Hilbert’s problem is the heart of Chapter 3. After the methods of Gel’fond and Schneider, Laurent’s interpolation determinants are introduced. The proof of Schneider’s theorems on Weierstraß elliptic functions, which provide an elliptic analog to the theorems of Hermite, Lindemann, Gel’fond and Schneider, are outlined. This section includes the statement of the very recent solution of the Mahler-Manin problem on the transcendence of the values of the modular function $$J$$. The so-called criterion of Schneider-Lang is given, but only in the version which includes derivatives (the criteria of Lang and Ramachandra, which rest on Schneider’s method, are not included). Abelian functions are briefly quoted. Bounds for linear forms in two logarithms, mainly due to Gel’fond, but also including the first explicit estimates by A. Schinzel, are stated and applied to several problems in number theory. One of these applications deals with the Gauß class number problem for imaginary quadratic fields. Finally transcendence measures for numbers connected with exponential and elliptic functions are given.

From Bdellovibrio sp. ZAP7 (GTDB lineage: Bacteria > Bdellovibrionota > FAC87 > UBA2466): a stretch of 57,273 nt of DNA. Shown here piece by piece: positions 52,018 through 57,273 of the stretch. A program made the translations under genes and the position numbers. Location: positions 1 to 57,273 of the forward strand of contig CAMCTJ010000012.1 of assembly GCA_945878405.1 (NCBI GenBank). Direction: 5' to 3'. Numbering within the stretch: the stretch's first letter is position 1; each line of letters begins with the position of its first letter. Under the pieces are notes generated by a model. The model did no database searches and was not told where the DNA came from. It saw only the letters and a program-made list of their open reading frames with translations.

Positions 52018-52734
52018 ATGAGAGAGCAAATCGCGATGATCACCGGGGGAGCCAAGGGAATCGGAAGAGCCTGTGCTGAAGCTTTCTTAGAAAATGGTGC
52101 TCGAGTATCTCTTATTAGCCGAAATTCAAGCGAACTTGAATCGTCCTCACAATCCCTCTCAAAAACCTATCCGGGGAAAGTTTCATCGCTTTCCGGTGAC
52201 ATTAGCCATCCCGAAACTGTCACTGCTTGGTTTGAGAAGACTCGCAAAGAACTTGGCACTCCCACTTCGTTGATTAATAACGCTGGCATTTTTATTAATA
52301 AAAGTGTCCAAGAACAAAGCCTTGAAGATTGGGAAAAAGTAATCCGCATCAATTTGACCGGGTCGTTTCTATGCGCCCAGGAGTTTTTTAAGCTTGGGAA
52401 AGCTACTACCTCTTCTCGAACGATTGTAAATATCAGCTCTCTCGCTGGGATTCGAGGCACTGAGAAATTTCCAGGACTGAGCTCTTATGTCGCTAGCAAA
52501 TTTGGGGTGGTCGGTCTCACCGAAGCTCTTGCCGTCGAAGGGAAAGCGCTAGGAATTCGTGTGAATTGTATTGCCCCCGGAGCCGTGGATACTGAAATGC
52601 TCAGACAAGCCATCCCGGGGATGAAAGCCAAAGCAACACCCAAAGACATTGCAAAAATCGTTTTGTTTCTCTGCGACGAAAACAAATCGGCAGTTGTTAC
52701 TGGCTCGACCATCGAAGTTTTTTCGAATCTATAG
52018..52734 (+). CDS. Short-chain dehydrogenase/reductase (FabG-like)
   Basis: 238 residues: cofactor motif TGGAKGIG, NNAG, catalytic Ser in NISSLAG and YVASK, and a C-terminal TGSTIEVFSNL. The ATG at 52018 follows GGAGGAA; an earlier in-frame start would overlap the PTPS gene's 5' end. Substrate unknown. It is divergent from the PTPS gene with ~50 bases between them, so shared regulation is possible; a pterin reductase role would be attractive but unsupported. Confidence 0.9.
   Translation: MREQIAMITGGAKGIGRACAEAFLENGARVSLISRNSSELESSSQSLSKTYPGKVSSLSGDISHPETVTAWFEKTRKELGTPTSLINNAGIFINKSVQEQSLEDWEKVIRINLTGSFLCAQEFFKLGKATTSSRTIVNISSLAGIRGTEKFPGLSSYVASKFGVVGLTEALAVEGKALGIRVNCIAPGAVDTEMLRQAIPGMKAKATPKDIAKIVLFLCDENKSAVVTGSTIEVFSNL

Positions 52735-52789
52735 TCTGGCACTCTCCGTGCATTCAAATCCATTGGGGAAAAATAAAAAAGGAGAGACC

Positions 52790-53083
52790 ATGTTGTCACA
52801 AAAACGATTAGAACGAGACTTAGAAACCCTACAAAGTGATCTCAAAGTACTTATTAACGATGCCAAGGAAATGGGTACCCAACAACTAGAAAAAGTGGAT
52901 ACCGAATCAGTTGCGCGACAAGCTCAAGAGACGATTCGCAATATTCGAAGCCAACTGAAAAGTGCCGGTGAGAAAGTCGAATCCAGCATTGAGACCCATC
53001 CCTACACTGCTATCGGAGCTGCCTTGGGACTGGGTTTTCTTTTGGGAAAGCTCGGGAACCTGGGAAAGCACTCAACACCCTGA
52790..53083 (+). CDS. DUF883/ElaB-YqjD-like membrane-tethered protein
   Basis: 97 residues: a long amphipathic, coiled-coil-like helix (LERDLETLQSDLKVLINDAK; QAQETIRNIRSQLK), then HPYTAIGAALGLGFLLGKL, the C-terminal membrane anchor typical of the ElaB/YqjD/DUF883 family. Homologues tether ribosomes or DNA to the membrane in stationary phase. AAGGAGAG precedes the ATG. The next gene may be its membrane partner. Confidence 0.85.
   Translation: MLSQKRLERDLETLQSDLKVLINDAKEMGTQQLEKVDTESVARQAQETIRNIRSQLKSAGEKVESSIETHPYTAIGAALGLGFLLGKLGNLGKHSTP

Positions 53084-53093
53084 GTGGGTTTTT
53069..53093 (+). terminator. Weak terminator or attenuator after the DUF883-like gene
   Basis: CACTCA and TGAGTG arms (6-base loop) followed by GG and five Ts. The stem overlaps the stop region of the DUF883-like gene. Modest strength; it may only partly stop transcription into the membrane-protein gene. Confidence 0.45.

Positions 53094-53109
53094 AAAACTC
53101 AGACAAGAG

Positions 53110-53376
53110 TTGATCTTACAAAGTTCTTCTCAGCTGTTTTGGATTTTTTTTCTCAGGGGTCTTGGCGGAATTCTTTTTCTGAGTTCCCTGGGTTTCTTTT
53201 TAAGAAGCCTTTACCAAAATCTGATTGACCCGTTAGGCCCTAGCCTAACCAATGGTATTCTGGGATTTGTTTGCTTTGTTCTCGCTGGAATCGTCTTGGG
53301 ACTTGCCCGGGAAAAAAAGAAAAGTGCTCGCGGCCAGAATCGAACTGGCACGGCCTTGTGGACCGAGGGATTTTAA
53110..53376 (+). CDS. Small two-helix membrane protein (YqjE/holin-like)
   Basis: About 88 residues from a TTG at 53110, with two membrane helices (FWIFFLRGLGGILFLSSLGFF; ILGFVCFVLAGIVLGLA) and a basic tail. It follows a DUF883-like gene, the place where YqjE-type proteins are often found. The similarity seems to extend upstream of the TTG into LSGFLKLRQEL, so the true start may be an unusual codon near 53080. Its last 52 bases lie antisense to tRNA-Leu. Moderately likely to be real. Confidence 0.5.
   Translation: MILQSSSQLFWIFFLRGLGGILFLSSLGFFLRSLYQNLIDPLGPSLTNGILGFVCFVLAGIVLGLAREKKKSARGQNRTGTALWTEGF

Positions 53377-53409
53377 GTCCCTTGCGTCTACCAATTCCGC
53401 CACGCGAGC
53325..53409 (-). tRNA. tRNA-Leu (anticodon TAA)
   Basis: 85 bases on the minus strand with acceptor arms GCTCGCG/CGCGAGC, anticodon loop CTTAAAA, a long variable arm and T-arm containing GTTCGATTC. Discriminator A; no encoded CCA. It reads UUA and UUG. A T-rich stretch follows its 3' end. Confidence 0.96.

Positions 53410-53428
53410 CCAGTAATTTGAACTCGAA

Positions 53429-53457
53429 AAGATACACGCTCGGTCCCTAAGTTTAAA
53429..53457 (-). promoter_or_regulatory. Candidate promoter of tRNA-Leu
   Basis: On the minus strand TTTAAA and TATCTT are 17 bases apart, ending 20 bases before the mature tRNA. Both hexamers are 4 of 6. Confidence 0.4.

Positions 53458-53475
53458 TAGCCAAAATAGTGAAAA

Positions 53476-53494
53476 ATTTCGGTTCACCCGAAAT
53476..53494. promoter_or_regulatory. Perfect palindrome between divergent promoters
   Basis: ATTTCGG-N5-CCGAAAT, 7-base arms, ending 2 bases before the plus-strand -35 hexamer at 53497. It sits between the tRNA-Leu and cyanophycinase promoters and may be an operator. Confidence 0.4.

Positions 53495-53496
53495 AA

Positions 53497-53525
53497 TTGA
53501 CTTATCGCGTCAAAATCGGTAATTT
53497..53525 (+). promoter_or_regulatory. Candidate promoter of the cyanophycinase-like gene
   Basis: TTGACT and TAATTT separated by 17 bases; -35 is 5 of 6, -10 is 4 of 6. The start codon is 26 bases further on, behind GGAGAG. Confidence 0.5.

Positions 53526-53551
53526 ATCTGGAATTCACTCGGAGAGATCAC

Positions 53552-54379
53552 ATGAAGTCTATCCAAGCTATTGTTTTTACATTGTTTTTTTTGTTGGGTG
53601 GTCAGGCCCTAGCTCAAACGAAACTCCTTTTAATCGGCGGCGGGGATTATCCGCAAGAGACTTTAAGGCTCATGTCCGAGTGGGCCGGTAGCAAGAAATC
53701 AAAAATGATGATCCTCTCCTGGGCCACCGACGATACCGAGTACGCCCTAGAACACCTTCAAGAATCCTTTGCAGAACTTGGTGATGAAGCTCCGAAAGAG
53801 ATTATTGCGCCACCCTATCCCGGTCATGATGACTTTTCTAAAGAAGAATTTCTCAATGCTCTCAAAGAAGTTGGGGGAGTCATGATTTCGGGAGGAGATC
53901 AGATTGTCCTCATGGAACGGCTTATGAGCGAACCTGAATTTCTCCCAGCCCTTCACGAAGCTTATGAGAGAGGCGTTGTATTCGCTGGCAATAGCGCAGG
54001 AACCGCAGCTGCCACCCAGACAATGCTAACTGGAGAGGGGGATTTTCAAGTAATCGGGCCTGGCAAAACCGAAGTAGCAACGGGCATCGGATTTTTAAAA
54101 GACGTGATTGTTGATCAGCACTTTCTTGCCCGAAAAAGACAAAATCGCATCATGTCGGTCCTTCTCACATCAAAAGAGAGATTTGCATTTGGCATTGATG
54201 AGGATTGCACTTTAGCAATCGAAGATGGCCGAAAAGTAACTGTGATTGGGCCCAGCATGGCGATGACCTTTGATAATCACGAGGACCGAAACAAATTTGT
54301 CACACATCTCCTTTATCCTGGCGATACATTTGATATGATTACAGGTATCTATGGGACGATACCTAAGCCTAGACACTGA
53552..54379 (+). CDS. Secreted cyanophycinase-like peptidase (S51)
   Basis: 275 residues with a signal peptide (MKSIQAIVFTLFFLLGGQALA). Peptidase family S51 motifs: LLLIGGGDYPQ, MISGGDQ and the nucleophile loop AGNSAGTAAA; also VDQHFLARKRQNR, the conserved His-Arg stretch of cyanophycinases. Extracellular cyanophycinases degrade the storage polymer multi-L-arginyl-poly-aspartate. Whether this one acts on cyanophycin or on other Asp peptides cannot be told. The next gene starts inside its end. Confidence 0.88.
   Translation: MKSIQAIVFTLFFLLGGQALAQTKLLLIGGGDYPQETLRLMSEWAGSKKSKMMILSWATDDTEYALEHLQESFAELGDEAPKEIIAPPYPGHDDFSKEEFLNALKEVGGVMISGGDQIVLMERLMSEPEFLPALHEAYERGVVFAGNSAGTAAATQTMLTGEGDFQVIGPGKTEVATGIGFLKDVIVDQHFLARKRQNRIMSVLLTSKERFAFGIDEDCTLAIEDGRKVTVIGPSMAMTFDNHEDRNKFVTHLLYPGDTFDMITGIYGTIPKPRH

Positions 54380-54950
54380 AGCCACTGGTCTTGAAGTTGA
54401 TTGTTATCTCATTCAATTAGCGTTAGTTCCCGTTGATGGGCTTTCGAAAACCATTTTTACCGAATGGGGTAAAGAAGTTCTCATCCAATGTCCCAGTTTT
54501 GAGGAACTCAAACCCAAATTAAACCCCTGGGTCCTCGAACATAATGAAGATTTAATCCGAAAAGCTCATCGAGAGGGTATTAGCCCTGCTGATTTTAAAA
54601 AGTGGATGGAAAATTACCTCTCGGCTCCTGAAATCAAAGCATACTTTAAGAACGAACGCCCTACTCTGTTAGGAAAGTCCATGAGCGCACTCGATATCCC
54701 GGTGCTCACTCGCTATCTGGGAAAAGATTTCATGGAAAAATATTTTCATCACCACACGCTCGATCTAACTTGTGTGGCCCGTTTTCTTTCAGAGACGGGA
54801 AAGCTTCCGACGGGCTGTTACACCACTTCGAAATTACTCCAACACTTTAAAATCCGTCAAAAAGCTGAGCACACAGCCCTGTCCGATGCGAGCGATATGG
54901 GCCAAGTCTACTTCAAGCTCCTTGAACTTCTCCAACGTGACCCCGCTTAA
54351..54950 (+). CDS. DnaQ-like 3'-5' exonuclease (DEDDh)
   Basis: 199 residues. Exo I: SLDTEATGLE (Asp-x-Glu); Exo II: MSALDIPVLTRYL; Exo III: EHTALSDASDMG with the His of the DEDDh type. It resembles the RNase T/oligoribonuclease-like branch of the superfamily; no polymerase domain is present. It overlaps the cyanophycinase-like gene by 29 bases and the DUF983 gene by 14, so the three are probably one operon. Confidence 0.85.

Chapter 4 deals with lower bounds for linear forms in logarithms of algebraic numbers and their applications. The early ineffective estimates of Gel’fond are followed by some of the main results dealing with Baker’s method together with sketches of proofs. Some of the most important results in this section, which are not given a reference, are due to the first author; this is the case for instance with the effective strengthening of Liouville’s theorem. Many applications are given: effective upper bounds for the solutions of Thue and Thue-Mahler equations, also for solutions in $$S$$-integers (including work of Shorey and Tijdeman), Tijdeman’s result on Catalan’s equation, elliptic and hyperelliptic diophantine equations, the $$abc$$ conjecture, class number problems, application to algebraic number theory, recurrence sequences, primitive divisors of successive terms in some sequences. Elliptic results of Baker, Coates, Masser and Wüstholz are also briefly quoted.